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‘What the Constitution Means to Me’ is an exhilarating discourse on our imperfect union

Cassie Beck in "What the Constitution Means to Me."Joan Marcus

“What the Constitution Means to Me,” which began its run at the Emerson Cutler Majestic Theatre on Tuesday night, opens in an unassuming way: A playlist of ‘90s riot grrrl and modern pop fades out, and a woman, clad in an eye-popping yellow blazer, strides into the American Legion Hall that’s been re-created onstage, introducing herself — ”Hi, I’m Heidi” — and thanking the audience for coming.

One might expect a standard pre-show speech about theater etiquette to follow. Instead, Heidi launches into her opening monologue, explaining with vivacity and charm how, during her teenage years, she went around the country giving speeches about the Constitution for prize money — enough to fund her college education. (She notes, dryly, that she attended college three decades ago, when tuitions weren’t as out of reach.) She’s bringing that speech back to life — as best as she can, given that her mother got rid of it at some point.


The opening is a fitting introduction to Heidi (Cassie Beck), a lightly fictionalized version of playwright Heidi Schreck. “What the Constitution Means to Me,” which debuted on Broadway in 2019 and is being presented in Boston by the Huntington Theatre Company, draws on Schreck’s experiences as a high school constitutional debater as a way of framing a sometimes warm, often bracing look at American history’s attempts to become, as the titular document’s preamble says, “a more perfect union.”

Far from being a recitation of clauses and amendments, “Constitution” vividly explores the joy and heartbreak that come with loving the ideas at the heart of this country. The audience is reminded of the particulars of the Ninth Amendment and taught about the ways that “negative” and “positive” rights have effects — but “Constitution” is a history lesson with sharp teeth, breaking the fourth wall, playing snippets of Supreme Court arguments, and, at times, getting angry about the gulf between America’s lofty ideals and present-day reality.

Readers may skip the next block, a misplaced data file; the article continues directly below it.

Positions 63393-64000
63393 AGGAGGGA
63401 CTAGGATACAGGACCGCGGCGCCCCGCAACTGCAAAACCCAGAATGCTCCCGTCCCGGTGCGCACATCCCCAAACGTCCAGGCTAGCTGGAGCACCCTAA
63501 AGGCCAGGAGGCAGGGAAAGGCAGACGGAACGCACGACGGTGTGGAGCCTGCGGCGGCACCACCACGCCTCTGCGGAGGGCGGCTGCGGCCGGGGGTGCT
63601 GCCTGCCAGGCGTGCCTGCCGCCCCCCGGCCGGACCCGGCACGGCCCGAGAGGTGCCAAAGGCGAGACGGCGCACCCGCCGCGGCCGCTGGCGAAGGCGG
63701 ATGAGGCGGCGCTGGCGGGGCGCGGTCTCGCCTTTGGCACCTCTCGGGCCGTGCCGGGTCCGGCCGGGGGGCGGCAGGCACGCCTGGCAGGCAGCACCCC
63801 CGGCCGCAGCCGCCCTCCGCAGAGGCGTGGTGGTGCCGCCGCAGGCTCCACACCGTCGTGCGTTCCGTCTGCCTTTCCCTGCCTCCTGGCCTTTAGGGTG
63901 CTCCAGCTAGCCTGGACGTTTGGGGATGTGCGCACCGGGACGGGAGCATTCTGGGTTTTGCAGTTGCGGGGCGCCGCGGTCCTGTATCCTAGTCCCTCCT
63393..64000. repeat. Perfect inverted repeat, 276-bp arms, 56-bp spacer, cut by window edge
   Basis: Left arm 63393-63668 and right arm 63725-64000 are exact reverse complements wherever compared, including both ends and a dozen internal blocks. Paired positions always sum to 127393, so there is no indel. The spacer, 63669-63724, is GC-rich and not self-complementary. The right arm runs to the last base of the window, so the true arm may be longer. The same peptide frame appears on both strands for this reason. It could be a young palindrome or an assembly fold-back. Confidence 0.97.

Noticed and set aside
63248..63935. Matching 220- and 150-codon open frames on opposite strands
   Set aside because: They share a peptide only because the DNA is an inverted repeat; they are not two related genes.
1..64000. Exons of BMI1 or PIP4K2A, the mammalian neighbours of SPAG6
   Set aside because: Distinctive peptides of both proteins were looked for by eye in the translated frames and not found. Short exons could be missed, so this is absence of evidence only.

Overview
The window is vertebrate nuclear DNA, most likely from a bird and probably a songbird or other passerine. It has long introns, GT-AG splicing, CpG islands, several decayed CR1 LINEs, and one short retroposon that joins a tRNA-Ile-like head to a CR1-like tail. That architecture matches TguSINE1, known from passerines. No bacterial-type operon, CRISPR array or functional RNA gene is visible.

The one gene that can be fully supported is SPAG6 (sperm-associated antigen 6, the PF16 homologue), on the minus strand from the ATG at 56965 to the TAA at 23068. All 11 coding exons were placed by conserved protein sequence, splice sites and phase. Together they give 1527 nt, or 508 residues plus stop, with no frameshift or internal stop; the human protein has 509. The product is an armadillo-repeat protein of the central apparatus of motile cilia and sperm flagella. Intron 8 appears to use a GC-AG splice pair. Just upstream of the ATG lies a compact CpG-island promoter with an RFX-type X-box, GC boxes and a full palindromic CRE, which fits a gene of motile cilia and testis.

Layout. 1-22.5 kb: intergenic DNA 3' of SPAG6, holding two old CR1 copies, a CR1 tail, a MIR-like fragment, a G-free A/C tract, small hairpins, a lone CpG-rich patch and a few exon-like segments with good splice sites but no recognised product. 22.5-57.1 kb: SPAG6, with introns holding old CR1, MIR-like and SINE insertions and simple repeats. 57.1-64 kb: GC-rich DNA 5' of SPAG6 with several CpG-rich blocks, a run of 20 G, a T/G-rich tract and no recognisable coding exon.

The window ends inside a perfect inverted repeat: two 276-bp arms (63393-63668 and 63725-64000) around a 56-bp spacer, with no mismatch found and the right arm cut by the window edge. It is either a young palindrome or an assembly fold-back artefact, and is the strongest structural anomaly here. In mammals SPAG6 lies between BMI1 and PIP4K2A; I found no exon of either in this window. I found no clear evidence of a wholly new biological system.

Beck has a difficult task — embodying both the woman who wrote the play and that woman as a gawky, Patrick Swayze-obsessed teenager. She embraces it, portraying Heidi with vigor and wit. Her adolescent energy bubbles to the surface as she embodies 15-year-old Heidi, who draws comparison points between her witchcraft obsession and the “sweltering summer day in Philadelphia” when the Constitution was drafted; her spirit visibly deflates as she realizes who and what the protections of that founding document don’t cover, and how those gaps have affected marginalized Americans and her own family members.

Later in the evening, Beck (having dropped her Heidi guise) and her Legionnaire interlocutor, played with a gradually melting propriety by Gabriel Marin, are joined by a present-day teenager for a parliamentary debate about the Constitution’s worthiness. (On Tuesday, her foil was Los Angeles actor Jocelyn Shek, who delivered her coin-flip-determined side with resolve and fire; other shows will feature Emilyn Toffler, also from LA.) Points, retorts, and objections fly back and forth in timed intervals — and then a single audience member decides on behalf of the audience which side “won,” since, as Beck acidly notes, “we don’t live in a real democracy.”

Jocelyn Shek (left) and Cassie Beck in "What the Constitution Means to Me."Joan Marcus

“What the Constitution Means to Me” premiered in the summer of 2017, when the centuries-old American experiment was at a turning point. The ensuing years haven’t been much easier, as any glance at a stack of headlines can tell you; people who weren’t covered by the Constitution’s initial declarations of rights are, embarrassingly, still fighting to be viewed as equal in the eyes of the law, and polarization, misinformation, and other stressors only serve to inflame and aggravate their struggles.


Schreck, like her inspiration, has written a living document, an interrogation of this country’s history that takes on a different gravity as the country evolves (and, sadly, devolves). Her play doesn’t purport to have all the answers — although Schreck’s feminist, humanist, pro-positive-rights point of view is apparent. But it invites its audience to keep asking questions — they’re given pocket Constitutions to take home — and figure out how the founding tenets of the United States can be made more perfect in the years to come.


Play by Heidi Schreck. Directed by Oliver Butler. Presented by the Huntington Theatre Company. At the Emerson Cutler Majestic Theatre, through March 22. Tickets $35-$159. 617-266-0800, huntingtontheatre.org

Maura Johnston can be reached at maura@maura.com